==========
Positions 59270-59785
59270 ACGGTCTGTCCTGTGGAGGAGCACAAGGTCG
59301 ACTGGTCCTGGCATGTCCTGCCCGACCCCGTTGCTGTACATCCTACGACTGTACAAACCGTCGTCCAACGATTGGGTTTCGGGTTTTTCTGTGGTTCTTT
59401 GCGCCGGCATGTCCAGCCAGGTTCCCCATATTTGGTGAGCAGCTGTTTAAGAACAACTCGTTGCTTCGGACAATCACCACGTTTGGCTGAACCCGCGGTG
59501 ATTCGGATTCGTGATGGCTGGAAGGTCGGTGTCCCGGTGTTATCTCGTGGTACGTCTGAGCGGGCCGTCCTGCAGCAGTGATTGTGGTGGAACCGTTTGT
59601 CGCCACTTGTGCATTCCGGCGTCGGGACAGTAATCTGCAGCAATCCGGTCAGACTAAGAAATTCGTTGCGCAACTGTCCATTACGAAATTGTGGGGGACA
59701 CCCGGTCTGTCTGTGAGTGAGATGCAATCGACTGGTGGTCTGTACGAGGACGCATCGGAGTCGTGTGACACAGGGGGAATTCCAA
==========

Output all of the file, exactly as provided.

Positions 59270-59785
59270 ACGGTCTGTCCTGTGGAGGAGCACAAGGTCG
59301 ACTGGTCCTGGCATGTCCTGCCCGACCCCGTTGCTGTACATCCTACGACTGTACAAACCGTCGTCCAACGATTGGGTTTCGGGTTTTTCTGTGGTTCTTT
59401 GCGCCGGCATGTCCAGCCAGGTTCCCCATATTTGGTGAGCAGCTGTTTAAGAACAACTCGTTGCTTCGGACAATCACCACGTTTGGCTGAACCCGCGGTG
59501 ATTCGGATTCGTGATGGCTGGAAGGTCGGTGTCCCGGTGTTATCTCGTGGTACGTCTGAGCGGGCCGTCCTGCAGCAGTGATTGTGGTGGAACCGTTTGT
59601 CGCCACTTGTGCATTCCGGCGTCGGGACAGTAATCTGCAGCAATCCGGTCAGACTAAGAAATTCGTTGCGCAACTGTCCATTACGAAATTGTGGGGGACA
59701 CCCGGTCTGTCTGTGAGTGAGATGCAATCGACTGGTGGTCTGTACGAGGACGCATCGGAGTCGTGTGACACAGGGGGAATTCCAA